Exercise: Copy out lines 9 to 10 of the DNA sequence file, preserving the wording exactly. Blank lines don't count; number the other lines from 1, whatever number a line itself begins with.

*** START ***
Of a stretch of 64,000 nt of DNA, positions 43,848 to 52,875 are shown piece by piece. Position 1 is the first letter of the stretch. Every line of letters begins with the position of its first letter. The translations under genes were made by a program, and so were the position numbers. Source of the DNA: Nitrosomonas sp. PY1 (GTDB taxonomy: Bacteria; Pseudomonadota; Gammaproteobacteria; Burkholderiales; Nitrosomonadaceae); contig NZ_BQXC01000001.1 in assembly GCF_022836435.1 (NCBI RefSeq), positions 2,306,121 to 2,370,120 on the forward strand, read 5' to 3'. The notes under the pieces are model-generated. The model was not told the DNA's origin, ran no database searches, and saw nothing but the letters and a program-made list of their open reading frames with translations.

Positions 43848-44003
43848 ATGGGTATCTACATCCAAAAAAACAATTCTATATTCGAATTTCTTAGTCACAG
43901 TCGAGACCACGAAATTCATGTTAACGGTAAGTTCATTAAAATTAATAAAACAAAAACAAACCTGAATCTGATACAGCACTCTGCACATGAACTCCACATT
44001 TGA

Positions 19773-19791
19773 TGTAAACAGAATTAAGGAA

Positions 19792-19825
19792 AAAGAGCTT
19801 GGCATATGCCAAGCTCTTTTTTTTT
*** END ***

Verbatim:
19792 AAAGAGCTT
19801 GGCATATGCCAAGCTCTTTTTTTTT